Head of School Blog

Reading Olympics: Creating Lifelong Readers

Jill Singleton
Each year when students return in January, our annual reading campaign is launched and students are off and reading – racing for Gold, Silver or Bronze medals. Over the years teachers, parents and students have all shared that the six-week experience serves to inspire children to become better readers.
Each year the campaign features a common read that children in all grades can enjoy, and this year’s pick – Rudyard Kipling’s The Jungle Book – was a big hit. Ms. Sejal reported that Nursery students loved the book so much they requested a sequel, which of course does not yet exist! “Reading Olympics builds confidence in everyone who participates, said Fourth Grade Teacher Colleen Nguyen. “Students who normally don’t read with regularity suddenly are having conversations with their friends during snack and break times about books they enjoyed. I have had emails from families that say they enjoy the reading Olympics because it causes their child who normally needs reminders to read without (them)!”

Students at All Saints love the Reading Olympics and many are determined to earn a medal. This year’s results are impressive. All students in Nursery-Second Grade earned Gold medals, and students in Grades 3-8 earned 75 Gold, two Silver, and five Bronze medals. Additionally, one student in each class was selected to receive the prestigious “Teacher’s Choice” award for actions that demonstrate significant personal improvement as a reader, or a remarkable commitment to the campaign. “While the Teacher’s Choice award might suggest a fierce competition, it’s more of a celebration by the whole class,” said Division Head, Robyn Clanton. “This year, when the Teacher’s Choice Awards were announced, classmates cheered and sincerely celebrated those who won.”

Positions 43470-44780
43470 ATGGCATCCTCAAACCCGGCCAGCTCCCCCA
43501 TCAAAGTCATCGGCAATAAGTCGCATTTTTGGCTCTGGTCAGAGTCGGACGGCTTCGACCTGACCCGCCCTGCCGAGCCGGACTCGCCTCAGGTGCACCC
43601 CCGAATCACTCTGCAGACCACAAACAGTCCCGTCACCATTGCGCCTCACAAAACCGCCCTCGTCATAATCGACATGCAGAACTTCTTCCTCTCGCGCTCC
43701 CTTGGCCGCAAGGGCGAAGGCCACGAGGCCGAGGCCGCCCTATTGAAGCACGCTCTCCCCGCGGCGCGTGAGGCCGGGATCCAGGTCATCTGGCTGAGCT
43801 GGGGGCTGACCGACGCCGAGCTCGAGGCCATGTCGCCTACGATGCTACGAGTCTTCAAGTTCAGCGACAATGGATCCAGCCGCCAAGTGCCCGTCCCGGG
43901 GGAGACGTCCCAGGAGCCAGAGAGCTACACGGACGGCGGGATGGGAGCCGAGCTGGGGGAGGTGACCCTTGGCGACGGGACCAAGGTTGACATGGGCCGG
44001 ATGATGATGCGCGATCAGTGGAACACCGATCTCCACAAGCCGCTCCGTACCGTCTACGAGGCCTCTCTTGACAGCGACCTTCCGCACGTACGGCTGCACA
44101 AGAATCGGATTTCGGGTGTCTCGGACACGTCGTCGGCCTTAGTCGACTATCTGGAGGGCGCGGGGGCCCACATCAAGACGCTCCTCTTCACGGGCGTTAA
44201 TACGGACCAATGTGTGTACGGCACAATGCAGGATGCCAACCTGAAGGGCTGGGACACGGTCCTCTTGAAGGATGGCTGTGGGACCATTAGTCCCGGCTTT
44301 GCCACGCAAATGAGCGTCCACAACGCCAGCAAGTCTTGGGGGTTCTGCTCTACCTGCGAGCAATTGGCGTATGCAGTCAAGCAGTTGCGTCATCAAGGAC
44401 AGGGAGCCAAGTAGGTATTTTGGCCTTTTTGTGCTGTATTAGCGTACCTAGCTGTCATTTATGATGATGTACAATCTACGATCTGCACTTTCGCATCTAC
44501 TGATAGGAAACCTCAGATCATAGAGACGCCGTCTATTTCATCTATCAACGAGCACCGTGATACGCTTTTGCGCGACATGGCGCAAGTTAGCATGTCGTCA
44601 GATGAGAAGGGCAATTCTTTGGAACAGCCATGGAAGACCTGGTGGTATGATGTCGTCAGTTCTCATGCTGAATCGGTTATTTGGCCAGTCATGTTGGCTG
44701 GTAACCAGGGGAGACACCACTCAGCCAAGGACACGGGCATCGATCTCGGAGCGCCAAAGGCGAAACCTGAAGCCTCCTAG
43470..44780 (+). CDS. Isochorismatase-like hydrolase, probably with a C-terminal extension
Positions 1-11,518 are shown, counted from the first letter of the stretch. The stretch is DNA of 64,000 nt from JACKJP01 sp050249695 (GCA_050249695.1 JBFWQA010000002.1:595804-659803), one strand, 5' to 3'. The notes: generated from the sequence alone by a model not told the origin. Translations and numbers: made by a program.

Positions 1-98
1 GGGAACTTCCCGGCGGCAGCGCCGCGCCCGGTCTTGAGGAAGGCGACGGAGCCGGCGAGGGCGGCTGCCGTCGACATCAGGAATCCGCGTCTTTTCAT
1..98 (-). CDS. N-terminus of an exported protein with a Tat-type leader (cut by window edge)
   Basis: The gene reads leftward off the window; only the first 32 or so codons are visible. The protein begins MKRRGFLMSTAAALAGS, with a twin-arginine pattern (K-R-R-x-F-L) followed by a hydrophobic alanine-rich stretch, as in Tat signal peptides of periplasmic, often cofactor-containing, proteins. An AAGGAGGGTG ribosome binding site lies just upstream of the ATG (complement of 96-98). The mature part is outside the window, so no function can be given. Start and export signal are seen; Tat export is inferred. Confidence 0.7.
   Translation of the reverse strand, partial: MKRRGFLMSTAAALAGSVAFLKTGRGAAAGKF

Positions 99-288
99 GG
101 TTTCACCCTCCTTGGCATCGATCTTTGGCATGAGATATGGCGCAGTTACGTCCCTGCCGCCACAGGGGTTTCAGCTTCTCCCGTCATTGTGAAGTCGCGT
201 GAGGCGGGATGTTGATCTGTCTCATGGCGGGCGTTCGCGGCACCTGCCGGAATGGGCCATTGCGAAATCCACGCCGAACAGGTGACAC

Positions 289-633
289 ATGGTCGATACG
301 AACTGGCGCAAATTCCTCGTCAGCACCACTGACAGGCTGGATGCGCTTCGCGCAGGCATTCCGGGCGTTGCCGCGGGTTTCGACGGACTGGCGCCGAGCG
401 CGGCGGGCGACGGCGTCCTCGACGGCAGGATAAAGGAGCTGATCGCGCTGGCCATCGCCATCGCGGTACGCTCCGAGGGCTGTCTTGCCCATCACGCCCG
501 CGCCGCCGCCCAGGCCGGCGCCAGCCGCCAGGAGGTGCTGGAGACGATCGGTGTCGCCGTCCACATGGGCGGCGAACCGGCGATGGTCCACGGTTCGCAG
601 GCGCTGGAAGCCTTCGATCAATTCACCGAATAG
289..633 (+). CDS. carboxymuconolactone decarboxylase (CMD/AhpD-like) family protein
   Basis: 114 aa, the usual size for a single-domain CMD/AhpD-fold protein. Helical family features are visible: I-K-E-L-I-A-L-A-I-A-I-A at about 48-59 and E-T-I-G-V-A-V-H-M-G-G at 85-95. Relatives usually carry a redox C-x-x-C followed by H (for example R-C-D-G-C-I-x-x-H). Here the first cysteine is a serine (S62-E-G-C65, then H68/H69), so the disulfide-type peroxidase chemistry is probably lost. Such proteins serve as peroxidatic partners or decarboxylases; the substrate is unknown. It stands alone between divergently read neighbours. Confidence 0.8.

Of course it’s not all about the reward. “Students start off reading to earn a medal and wind up reading because they love reading,” said First Grade teacher, Rachael Beesley. “In some cases, even after the Reading Olympics is over, extended family reading times continue to be part of everyday life.” When asked to share what they love about the program, students agreed that reading for pleasure is the key. “I like the Reading Olympics because after it’s over you read more and you enjoy it more,” said Third Grader, Oona. Her friend Michelle agrees: “I like the reading Olympics because you get to learn new things about the world and read a lot!”

Readers of all abilities express enthusiasm for the campaign. Whether just beginning to “crack the code” or being established as a daily reader, all students benefit from six weeks of intentional reading. “While Reading Olympics supports all students by celebrating reading, I’m amazed each year when it gives burgeoning readers a jump start and helps tentative new readers really develop an interest and love of reading,” said Lower School Division Head, Nicole Berhaupt.

“Our Eighth Graders this year are such avid readers that they didn’t even need the incentive of Reading Olympics,” reported Mrs. Vino. “One of my students, who went on to win the Teacher’s Choice award, read for 12 hours one day when she was home sick from school. I would have watched television or movies all day!”

In addition to all of these wonderful reasons to support the Reading Olympics, funds raised through the campaign go directly back to students in the form of literacy-related initiatives, including the purchase of summer reading books and literacy-related assembly programs.
Perhaps Fourth Grader, Mazin, said it best with four simple words: “I love to read!”

Questions? Comments? Ideas? I’d love to hear them – email me: jsingleton@allsaintshoboken.com
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